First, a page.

Bloch - Joyous March: No 5 from Enfantines
Ernest Bloch (1880 - 1959) was born in Geneva. He was a violinist as well as being a great composer, although his works are not as well known as they deserve to be.
Most of Bloch's music is essentially Romantic in style, imbued with elements of Jewish liturgical and folk music.
This piece comes from a set called Enfantines: Ten Pieces for Children. These are attractive pieces and you may hear part of Melody here from the same collection.
Pupil Match & Suitability
A good choice for a student who likes lively, joyful music but the timing is quite tricky to grasp at first so this student must have secure rhythm reading skills - or a very good memory!
Neat articulation will be required so a fairly competent grasp of technique for playing repeated staccato chords with tidy hand co-ordination is desirable.
Style & Tempo
The style is that of a march with a difference! The alternating four-time and three-time makes it impossible to march in time to this music. But that is part of the fun.
The accenting detail is an important feature, as is the detail in articulation and dynamic contrasts.
Listen to the sense of fun in Kassal's recording, noticing that pace is quick, rather faster than the suggested crotchet = 132 given in the ABRSM edition, which could feel rather leisurely for the 'allegro giocoso' performance.
Phrasing & Articulation
The articulation detail is important in terms of character, with crisp staccato suggested and slurs that have a marked strong-weak tonal emphasis.
The combination of slurred and staccato articulation is a feature of the music from Bar 42 onwards and this will need a lot of focused practice.
It is the phrasing that will ultimately cause the rhythms to come to life and make musical sense. A bar by bar approach will not be at all effective but a long line of phrasing encompassing as many as 8 bars will give the right sense of movement.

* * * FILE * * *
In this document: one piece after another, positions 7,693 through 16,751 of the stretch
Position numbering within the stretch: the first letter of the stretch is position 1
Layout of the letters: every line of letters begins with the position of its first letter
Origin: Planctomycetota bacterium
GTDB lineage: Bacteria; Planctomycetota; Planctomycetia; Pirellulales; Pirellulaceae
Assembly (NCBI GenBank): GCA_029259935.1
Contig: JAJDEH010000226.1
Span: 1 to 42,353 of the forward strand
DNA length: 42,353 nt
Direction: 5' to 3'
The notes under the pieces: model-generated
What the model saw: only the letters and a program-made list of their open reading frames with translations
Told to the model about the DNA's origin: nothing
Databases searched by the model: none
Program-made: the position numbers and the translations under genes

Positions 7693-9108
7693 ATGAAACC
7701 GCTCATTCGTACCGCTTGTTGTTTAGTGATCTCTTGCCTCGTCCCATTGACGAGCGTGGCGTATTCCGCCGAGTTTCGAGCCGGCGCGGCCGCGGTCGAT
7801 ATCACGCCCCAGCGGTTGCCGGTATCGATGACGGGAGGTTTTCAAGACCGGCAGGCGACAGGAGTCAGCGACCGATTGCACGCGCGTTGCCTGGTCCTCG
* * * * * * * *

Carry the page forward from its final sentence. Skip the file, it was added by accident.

The student may need to listen several times to the piece before becoming certain of the musical direction of the phrases.
Tone & Texture
The tone needs to sound vibrant, as in Fingerhut's playing here, without actually being too loud.
Textures need to be balanced carefully so that the tune (the top notes of the RH) are the most prominent although the LH also has some accenting and should be fairly bold too.
Notice that the dynamic marking is only mf to begin with. The loudest part is the Pesante (to be played somewhat heavily) at Bars 18 and 19.
The technique is focused on playing crisp staccato at a quick pace and on keeping neat co-ordination between the hands, with well balanced chords.
Keeping the wrists flexible is important since the movement needs to come from the wrist rather than from the arms. Trying to play staccato using an up-and-down forearm action will produce a very strident tone, inappropriate in this piece.
Above all, for a pleasing tone the wrists need to have some 'give' and not be rigid. You can see that the boy in this video is making good progress in starting to play with wrists that 'give' a little, even though the piece is not yet completely fluent.
The next student does not yet have this flexibility and the phrasing and tone are less subtle - but he is still very young!
The fingering suggestions in the ABRSM edition are very good. You may need to explain to the student the importance of finger-changing on notes where neatness is particularly exposed such as Bar 30 RH.
Finger changing in the reepated LH notes at the start of the piece would be unnecessarily fussy however.